Lot Line Windows: Should You Be Concerned?

Not Your Friendly Windows

Imagine you found the perfect new home in NYC. It's in a glitzy new tower, and you're very excited about the high-floor unit with windows in every direction. You've fallen in love with the panoramic views that show the breathtaking skyline of the bustling city of New York. Sure, it costs a fortune, but it has everything you've been dreaming of. 

There's only one catch: the agent mentions something about lot line windows...What does that mean, and should you really care? The short answer is maybe. The long answer is it's complicated, and you'll definitely want to do some extra due diligence before moving forward with the sale. To help you figure out what's going on, here is a look at lot line windows in NYC real estate. 

What is a Lot Line Window in NYC Real Estate?

The New York City real estate market is unlike any other market in the world. Prime real estate is very valuable, which means that every inch counts. The median price per square foot for real estate in some of Manhattan's most desirable neighborhoods is over $2000. So, to get as much livable square footage out of their investment as possible, developers will often build right up to the property line. 

A lot in real estate is a parcel of land suitable for building, identified by the city tax map. The lot line is the boundary between an individual property and the neighboring plot. Therefore, a lot line window is one that is within a wall that forms the lot line of a building. 

When a developer builds right up to the edge of the property line, it's typical for the outer walls to feature windows that straddle the boundary between the neighboring buildings. While it may not be obvious when you view a property, lot line windows can cause issues down the line if there is future development in the adjacent lot.

New York City brick apartment building windows

What are the Drawbacks of Lot Line Windows? 

While lot line windows are not an immediate cause for concern, it's important to be aware of their existence and how they could impact your unit's long-term livability and value. If anyone constructs a new building next door or an existing structure is expanded up to the level of your unit, the lot line windows will have to go. 

Not only will your view be obstructed, but they'll need to be bricked up for safety reasons. If there was ever a fire, the flames may be able to spread from building to building through any open windows. So, by law, lot line windows will need to be sealed off if another building is constructed or expanded.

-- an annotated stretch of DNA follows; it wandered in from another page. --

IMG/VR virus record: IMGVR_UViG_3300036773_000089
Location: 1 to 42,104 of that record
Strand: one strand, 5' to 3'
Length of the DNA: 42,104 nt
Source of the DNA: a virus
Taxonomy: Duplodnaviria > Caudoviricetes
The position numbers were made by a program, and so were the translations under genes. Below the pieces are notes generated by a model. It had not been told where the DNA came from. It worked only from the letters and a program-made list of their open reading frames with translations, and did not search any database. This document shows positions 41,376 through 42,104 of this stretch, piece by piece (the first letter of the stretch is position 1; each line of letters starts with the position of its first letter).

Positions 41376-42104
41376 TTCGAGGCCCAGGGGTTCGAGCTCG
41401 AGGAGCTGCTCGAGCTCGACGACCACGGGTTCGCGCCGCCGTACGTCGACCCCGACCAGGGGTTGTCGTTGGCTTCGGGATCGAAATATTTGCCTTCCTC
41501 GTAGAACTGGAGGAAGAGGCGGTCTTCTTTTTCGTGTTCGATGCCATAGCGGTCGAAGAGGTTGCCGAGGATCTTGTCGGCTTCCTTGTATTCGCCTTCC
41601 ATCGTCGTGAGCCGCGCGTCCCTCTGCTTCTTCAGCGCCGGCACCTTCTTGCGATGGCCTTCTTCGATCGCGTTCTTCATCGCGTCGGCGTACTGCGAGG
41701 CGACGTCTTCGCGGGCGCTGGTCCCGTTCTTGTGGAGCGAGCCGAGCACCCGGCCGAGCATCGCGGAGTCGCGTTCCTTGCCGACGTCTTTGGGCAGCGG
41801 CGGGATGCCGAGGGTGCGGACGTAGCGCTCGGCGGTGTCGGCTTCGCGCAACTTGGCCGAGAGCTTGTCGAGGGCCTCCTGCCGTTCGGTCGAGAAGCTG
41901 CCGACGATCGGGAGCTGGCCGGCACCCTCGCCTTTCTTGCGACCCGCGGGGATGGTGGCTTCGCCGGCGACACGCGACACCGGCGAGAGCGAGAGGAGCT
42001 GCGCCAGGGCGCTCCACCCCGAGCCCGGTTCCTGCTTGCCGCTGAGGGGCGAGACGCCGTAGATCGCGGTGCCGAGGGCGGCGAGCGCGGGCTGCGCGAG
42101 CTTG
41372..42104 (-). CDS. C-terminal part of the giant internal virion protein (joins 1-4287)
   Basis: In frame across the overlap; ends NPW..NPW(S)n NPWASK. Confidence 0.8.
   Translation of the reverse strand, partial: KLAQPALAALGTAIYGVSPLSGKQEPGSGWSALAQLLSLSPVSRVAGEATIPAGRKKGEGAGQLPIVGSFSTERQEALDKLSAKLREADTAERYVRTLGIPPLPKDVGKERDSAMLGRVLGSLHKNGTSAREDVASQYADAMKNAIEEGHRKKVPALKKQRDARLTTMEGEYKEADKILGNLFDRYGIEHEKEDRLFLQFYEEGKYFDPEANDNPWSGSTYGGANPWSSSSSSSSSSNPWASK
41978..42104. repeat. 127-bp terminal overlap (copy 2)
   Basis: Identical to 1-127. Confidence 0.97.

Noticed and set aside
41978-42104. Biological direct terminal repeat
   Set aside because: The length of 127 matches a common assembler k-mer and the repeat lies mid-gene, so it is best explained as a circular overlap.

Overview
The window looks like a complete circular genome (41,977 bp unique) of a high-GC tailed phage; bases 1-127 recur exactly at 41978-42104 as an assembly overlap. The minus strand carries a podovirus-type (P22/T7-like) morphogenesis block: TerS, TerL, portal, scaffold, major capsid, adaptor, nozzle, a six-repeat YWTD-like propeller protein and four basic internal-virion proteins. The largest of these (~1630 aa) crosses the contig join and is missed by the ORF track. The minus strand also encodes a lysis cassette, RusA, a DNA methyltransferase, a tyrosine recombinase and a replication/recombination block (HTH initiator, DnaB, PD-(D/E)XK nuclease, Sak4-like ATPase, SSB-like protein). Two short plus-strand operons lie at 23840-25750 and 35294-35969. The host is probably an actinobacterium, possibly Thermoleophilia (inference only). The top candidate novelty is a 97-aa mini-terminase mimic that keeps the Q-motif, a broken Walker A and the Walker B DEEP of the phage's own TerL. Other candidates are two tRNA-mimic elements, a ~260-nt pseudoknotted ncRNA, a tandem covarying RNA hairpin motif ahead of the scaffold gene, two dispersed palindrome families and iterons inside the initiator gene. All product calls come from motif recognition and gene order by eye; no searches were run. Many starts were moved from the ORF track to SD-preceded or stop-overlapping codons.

So when you purchase a residence with lot line windows in NYC, there is always a chance they'll eventually need to be bricked up. That means a reduction in natural light and airflow into the home, which will not only impact your comfort but can also bring down the property value. In some cases, it may not matter. For instance, if you already have lots of windows in the living room, you may lose one or two without disrupting the ambiance. However, it can be especially detrimental to bedrooms. 

A space must have at least one permanent window to legally be considered a bedroom. Therefore, lot line windows do not qualify according to the New York State bedroom window requirements. You will often see rooms with lot-line windows advertised as "home offices" or "bonus rooms" for this reason. 

But if the room was improperly advertised as a bedroom, it could be a costly mistake. The loss of an entire bedroom due to a secret lot line window can radically reduce the value of your property, especially if you're losing sunlight and fresh air as well. So that's why it's crucial to know about their existence. 

How to Spot a Lot Line Window? 

In some cases, lot line windows are easy to spot, and in others, it may be more challenging. They are typically found on the sides of the building facing the neighboring structures. They'll never be in the front of the building facing the street and usually aren't found in the back. 

Another way to tell is to look at the adjacent buildings. Are the buildings flush up against each other, or is there a gap or alleyway in between? Say your building is 20 stories tall, and the neighboring building is 10. If the building next door were to be expanded to the same height, would you look out your window at a brick wall? If the answer is yes, then it's almost definitely a lot line window. But if there's a bit of breathing room in between, you may be in the clear.